Gaia Elkington, a former assistant at The Weinstein Co., claims that during their first meeting at his London residence, he "smacked her across the room" as he went for the door. Elkington told the documentary that moments later he said to her, “Don’t work for me anymore, you fucking Mongoloid c—. You’re fired.”
Though not present in the doc, Weinstein's representatives did have this to say on the allegations made: "Laura Madden, Zelda Perkins, David Parfitt and Gaia Elkington's allegations are untrue. Ms. Perkins chose not to report any of her claims to the police at the time and instead demanded money…there was never any prohibition of reporting any of her class to the police nor was there in any other settlement agreement relating to Mr. Weinstein. The use of Non-Disclosure Agreements is standard in the industry. Mr. Weinstein unequivocally denies he ever engaged in criminal misconduct of any kind."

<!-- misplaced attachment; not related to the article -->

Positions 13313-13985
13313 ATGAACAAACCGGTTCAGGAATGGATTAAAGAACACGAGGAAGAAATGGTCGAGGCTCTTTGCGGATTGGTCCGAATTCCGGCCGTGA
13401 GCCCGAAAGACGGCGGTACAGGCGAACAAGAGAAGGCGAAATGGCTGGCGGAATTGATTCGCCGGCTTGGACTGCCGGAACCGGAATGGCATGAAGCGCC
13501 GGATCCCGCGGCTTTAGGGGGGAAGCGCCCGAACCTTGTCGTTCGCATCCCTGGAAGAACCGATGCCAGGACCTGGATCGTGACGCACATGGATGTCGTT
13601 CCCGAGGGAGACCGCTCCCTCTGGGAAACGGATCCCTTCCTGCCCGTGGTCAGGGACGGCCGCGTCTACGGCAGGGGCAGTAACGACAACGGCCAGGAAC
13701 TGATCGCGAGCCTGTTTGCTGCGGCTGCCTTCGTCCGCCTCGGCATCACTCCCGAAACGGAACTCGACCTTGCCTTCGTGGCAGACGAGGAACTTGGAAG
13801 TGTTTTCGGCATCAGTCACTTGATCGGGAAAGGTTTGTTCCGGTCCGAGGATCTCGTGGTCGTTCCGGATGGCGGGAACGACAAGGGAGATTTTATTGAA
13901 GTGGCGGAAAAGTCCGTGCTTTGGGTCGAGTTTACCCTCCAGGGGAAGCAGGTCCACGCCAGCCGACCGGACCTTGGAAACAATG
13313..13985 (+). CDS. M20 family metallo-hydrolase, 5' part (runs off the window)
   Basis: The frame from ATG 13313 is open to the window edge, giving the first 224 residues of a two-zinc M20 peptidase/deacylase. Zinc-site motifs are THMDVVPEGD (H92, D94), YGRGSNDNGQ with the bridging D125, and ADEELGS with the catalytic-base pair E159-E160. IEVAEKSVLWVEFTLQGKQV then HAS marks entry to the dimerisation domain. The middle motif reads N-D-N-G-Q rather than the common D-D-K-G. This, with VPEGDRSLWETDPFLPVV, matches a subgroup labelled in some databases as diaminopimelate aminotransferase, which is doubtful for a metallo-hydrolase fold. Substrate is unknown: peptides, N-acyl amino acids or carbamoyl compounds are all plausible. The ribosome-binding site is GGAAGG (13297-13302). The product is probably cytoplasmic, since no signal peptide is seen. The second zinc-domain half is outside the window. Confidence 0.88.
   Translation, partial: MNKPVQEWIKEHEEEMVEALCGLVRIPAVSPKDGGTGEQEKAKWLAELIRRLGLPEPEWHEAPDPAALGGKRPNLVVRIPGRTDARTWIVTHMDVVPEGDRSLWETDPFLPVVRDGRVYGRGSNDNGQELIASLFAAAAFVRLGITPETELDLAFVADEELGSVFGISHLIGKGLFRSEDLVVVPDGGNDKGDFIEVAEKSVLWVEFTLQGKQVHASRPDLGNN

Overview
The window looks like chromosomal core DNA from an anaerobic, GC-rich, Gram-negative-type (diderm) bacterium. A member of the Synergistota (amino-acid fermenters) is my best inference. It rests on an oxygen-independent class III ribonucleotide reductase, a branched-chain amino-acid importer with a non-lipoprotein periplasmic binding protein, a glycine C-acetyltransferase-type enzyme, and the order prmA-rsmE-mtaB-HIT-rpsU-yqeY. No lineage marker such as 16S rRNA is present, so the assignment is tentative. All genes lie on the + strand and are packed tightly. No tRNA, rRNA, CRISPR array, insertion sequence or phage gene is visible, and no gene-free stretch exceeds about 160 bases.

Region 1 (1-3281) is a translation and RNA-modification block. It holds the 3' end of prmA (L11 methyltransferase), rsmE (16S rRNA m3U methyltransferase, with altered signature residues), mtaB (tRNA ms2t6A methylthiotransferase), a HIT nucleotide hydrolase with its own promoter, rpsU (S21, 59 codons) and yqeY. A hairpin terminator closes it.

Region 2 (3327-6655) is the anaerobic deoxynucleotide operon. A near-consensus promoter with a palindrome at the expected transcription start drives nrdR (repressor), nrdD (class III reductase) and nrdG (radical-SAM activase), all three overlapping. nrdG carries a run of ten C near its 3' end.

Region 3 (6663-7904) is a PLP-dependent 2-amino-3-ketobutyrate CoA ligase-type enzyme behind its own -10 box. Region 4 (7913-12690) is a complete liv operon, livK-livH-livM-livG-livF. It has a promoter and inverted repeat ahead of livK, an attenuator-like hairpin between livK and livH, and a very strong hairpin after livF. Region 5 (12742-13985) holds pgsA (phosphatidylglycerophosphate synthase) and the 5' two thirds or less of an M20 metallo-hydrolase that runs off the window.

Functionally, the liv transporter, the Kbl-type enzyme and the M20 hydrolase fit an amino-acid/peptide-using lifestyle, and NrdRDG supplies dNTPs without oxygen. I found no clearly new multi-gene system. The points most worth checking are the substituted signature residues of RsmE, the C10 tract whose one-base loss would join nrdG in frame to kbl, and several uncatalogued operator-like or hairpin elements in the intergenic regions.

On nudity in his films, Weinstein's reps had this to say: "This absurd claim completely ignores that it is the writer, director and actors who determine content. There are in fact many instances in where Mr. Weinstein advocated to 'cut' nude scenes. Mr. Weinstein's attorneys retained investigators to appropriately gather information regarding both the credibility of claims against him and those making such claims, which is the standard part of defending such claims in the U.S. Any Bond-like claims of a 'covert operation' 'commissioned' by Mr. Weinstein are absurd and untrue."